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Delhi anti-war show equates Hindutva "war mongering" with Pak jehadi onslaught, questions military actions

By Our Representative
In an interesting development against the backdrop of increasing military and diplomatic tensions between India and Pakistan, over 40 civil rights organizations and individuals held what they called “a citizens’ joint action against was mongering” on November 9 afternoon.
Expressing “deep concern” about what they considered was “the toxic climate of war-mongering that has dawned on India and Pakistan after the Uri attack”, the programme sought broad people’s support to “pause and think about the consequences for India and South Asia, of such militarism, war and hate-mongering.”
Following the “joint action”, a joint statement adopted at the meeting, and issued by National Alliance of People’s Movements (NAPM), which organized the programme, said “The first casualty has been freedom of expression within India with hate and war mongering posing a grave threat to the rule of law.”
“Forces of intolerance and bullying are trying to rebrand themselves as ‘patriots'. Unfortunately, many important media firms have voluntarily surrendered their duty and their right to ask questions about military actions or diplomatic decisions”, the statement complained.
It added, “It is a duty of Pakistan and India to pursue peace with all seriousness, to protect the lives of civilians and soldiers alike. People at the border know the cost of war and peace is a priority for them.”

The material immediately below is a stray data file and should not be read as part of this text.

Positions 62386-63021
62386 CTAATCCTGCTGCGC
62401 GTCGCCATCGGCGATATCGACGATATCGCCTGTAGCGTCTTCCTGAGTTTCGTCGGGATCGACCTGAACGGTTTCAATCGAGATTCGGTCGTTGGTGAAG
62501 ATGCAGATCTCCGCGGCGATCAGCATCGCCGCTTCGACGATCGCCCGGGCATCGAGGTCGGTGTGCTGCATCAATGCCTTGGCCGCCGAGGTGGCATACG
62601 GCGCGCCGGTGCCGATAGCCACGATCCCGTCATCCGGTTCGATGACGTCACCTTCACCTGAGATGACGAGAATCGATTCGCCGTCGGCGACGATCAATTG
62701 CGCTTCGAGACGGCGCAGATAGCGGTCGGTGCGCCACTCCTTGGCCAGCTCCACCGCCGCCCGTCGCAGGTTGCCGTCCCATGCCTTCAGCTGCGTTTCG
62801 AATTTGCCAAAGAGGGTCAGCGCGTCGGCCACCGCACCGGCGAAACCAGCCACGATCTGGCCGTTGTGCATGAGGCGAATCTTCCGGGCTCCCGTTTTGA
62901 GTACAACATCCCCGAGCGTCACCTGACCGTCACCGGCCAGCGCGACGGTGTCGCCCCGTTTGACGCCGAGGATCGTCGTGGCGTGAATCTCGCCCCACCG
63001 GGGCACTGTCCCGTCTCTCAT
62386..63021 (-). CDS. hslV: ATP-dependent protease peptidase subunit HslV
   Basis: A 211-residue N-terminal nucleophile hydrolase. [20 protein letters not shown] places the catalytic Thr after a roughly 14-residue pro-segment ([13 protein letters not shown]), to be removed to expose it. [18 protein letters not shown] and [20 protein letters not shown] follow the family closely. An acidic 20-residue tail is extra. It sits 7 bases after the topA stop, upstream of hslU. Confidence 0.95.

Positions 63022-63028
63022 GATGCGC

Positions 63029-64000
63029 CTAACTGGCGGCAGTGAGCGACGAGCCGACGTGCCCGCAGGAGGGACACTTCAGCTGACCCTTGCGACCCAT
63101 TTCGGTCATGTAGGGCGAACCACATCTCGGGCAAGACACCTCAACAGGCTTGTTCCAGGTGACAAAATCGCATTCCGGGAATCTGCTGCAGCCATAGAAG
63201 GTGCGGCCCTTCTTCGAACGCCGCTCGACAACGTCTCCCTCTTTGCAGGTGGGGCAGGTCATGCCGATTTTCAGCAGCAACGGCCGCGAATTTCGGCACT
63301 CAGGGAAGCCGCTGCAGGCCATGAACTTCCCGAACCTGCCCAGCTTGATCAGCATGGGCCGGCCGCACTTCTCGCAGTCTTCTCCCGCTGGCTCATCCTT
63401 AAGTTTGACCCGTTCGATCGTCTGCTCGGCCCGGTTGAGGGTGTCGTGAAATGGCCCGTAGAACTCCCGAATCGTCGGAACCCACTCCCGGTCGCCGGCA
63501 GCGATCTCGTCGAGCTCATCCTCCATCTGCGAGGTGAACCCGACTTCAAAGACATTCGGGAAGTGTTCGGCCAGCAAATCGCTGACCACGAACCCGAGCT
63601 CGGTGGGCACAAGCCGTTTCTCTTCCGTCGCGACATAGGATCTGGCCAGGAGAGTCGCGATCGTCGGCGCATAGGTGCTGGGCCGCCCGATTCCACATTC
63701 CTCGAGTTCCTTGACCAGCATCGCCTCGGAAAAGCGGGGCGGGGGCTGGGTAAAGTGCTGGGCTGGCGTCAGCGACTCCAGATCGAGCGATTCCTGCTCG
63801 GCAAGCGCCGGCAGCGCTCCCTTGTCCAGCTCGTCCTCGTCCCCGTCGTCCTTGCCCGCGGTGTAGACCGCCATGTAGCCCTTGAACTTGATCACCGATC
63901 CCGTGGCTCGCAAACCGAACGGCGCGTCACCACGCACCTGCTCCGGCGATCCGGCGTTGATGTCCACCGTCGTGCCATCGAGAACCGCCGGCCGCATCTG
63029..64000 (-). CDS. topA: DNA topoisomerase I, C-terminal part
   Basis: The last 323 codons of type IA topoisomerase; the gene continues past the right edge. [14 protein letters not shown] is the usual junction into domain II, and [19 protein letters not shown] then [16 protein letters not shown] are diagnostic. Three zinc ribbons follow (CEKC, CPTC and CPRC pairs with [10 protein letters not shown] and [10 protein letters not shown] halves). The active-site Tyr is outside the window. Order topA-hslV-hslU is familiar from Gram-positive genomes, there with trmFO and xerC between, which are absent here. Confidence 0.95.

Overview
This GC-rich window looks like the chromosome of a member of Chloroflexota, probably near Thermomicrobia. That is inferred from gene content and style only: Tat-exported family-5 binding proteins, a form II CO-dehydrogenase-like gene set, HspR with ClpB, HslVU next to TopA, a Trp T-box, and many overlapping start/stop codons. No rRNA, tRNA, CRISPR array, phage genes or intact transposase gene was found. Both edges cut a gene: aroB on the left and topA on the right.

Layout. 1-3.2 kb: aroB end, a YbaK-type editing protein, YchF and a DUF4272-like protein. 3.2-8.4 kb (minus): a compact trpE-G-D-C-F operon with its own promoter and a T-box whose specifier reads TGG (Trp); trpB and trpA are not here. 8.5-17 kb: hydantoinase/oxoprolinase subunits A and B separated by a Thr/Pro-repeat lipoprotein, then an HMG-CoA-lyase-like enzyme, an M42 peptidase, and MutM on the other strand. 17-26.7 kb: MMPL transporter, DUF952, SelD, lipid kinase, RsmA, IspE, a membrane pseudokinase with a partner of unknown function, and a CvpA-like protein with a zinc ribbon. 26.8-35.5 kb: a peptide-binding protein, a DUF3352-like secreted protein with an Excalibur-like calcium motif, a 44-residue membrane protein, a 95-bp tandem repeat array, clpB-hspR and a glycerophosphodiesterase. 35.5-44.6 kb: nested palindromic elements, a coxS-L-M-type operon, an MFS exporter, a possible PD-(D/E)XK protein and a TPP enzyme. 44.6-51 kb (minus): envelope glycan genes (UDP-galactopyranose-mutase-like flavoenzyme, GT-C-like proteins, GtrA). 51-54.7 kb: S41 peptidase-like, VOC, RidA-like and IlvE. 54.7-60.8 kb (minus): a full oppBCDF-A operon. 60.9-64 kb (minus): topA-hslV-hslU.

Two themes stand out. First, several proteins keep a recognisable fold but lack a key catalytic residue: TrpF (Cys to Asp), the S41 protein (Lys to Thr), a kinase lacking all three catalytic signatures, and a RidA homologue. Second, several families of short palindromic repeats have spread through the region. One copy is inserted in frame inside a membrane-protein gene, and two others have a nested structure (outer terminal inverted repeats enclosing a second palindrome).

Alleging that “in India, the war-mongering rhetoric is being harnessed quite openly for Hindutva politics as much as jihadi forces use the same in Pakistan”, the statement says, “The Indian Defence Minister had no shame in declaring that the surgical strikes were inspired by the RSS.”
“In such a climate, on both sides of the border, citizens of India and Pakistan are feeling the need to defend and assert the value of peace. Peace is patriotic. Peace is the only way forward for lasting political solutions to all issues”, the statement insists.
It adds, “War affects the women and poorest sections of society, the most. All over the world, it has taken courage and conviction for citizens to defend peace and oppose wars and jingoism”, even as condemning the “increasing defence budgets at the cost of social schemes and citizens' entitlements”.
Among the participants were artists, intellectuals, activists and professionals, who pledged to participate in a social media campaign on Facebook, WhatsaApp, Twitter, Instagram, the statement said, already, starting with November 2, video messages against war from various activists, new anti-war posters and memes using #WARछोड़_ना_यार and #NoToWar. Anti war songs were circulated.”
Following this, from November 2 to 9 an anti-war week was celebrated, during which anti-war films were screened at various organizations, urban working class communities, schools and institutions.
Prominent persons who spoke included Achin Vanaik, Admiral Ramdas, Anuradha Bhasin, Aparna, Apoorvanand, Gurmeher Kaur, Jagmati Sangwan, John Dayal, Kavita Krishnan, Lalita Ramdas, Medha Patkar, Prabir Purkayastha , Roma, Seema Mustafa, Shamsul Islam and Shehla Rashid Shora.
The participating organizations included Centre for Trade Unions, Delhi Solidarity Group, Delhi Young Artist Forum, Democratic Youth Federation of India, Federation of Catholic Associations of the Archdiocese of Delhi, Hazards Centre, Indian People’s Theatre Association, Jan Natya Manch, Khudai Khidmatgar, National Alliance of People’s Movements, People Union for Democratic Rights, Students Federation of India, and a son.

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